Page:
From the time I sipped a few overly sweet and garishly garnished poolside tropical mutations until I tracked down and mixed their simpler, more elegant classic antecedents for myself, I realized that somewhere along the line these drinks had been given a bad makeover. Though I didn’t bother to dig into the when or why this happened, promptly deeming it beyond my declared scope of work, I’m going to go ahead and blame it on America’s world-renowned sweet tooth, which seems to have developed sometime during the 1970s when lots of awful things were allowed to happen. Some good things were happening in the 1940s, however, when Trader Vic codified his original Mai Tai recipe, which I used as my guide for the drink that follows. Fans of the pineapple slice, maraschino cherry, dark rum float, and umbrella as adornments in their Mai Tai may be taken aback by the simplicity of a single sprig of mint as garnish, but like classics in any art form, the original can always stand on its own.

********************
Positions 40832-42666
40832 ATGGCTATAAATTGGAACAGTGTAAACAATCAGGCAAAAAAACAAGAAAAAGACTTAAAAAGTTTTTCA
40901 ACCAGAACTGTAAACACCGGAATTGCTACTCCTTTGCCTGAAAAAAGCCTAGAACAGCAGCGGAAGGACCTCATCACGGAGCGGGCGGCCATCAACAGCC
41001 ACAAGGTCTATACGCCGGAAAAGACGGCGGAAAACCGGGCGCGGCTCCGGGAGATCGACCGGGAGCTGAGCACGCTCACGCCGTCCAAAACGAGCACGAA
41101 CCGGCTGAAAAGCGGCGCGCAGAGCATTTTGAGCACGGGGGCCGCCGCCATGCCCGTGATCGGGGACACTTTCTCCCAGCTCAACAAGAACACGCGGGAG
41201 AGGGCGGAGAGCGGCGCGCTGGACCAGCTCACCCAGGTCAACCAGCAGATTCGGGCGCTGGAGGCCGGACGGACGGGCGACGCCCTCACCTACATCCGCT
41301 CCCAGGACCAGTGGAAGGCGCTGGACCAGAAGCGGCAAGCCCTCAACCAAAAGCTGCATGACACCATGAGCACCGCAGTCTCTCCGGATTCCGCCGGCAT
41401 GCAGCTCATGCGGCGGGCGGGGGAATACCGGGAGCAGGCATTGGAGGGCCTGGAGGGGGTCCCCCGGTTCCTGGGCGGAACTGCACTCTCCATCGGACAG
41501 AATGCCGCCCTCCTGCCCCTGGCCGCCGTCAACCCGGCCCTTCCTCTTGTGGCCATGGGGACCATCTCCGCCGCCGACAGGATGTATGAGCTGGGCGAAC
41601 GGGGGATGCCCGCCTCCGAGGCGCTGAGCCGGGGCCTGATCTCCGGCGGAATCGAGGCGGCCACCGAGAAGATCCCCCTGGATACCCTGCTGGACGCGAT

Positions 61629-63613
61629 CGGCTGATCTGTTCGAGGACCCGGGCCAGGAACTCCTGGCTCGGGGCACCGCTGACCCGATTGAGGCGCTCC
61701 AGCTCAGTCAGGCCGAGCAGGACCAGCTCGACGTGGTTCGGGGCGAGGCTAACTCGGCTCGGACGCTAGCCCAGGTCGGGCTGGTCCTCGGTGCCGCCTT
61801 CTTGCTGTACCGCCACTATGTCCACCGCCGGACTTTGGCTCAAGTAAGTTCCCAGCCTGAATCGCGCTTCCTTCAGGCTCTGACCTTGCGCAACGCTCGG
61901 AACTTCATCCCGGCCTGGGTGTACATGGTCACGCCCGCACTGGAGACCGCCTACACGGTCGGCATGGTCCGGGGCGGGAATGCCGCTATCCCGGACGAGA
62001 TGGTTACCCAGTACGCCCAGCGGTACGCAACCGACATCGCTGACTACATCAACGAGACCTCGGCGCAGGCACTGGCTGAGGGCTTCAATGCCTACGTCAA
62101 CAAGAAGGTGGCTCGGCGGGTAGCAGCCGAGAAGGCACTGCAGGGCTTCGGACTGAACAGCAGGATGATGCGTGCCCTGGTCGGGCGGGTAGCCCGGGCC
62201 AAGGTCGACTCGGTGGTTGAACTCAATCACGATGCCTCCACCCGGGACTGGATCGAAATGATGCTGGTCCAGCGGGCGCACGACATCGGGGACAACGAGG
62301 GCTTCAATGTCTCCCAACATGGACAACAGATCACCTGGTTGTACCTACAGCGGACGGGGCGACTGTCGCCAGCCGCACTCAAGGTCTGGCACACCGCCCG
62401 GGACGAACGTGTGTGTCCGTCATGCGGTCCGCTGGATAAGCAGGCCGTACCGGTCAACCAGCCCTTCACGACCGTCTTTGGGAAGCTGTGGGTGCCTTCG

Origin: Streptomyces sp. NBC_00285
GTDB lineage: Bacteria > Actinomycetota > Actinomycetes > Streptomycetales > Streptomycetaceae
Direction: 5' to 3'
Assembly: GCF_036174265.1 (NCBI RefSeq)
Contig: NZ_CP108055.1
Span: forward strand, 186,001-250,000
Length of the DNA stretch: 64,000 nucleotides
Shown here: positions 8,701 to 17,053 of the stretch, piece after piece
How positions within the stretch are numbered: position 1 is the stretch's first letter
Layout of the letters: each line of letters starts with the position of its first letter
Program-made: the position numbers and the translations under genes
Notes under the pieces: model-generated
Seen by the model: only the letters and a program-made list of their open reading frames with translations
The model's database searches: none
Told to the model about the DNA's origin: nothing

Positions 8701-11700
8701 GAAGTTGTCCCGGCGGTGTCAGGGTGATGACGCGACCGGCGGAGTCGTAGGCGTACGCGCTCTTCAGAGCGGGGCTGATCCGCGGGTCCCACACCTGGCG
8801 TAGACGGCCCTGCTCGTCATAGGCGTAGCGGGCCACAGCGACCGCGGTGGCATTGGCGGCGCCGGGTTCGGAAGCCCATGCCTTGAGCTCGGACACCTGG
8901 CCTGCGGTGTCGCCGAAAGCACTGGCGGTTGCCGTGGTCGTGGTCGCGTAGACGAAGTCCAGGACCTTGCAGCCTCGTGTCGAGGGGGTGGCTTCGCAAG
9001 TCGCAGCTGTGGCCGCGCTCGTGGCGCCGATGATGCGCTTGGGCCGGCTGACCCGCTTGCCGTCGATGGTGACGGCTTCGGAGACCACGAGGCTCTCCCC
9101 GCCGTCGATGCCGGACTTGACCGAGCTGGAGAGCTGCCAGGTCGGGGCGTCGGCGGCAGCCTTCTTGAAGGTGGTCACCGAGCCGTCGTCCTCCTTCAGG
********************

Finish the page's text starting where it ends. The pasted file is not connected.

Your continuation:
1 1/4 oz. Appleton Estate V/X
3/4 oz. Smith & Cross
1 oz. Lime Juice
1/2 oz. Orange Curaçao (or Clement Creole Shrubb, if you have the means)
1/2 oz. House Orgeat
Mint sprig for garnish
In a mixing glass, combine the lime juice, orange curaçao, and orgeat, then add the rum. If you’re experimenting with rum splits, mix those separately and taste until you’re happy with the outcome. Shake with ice and strain into a chilled rocks glass filled with ice. Garnish with a mint sprig.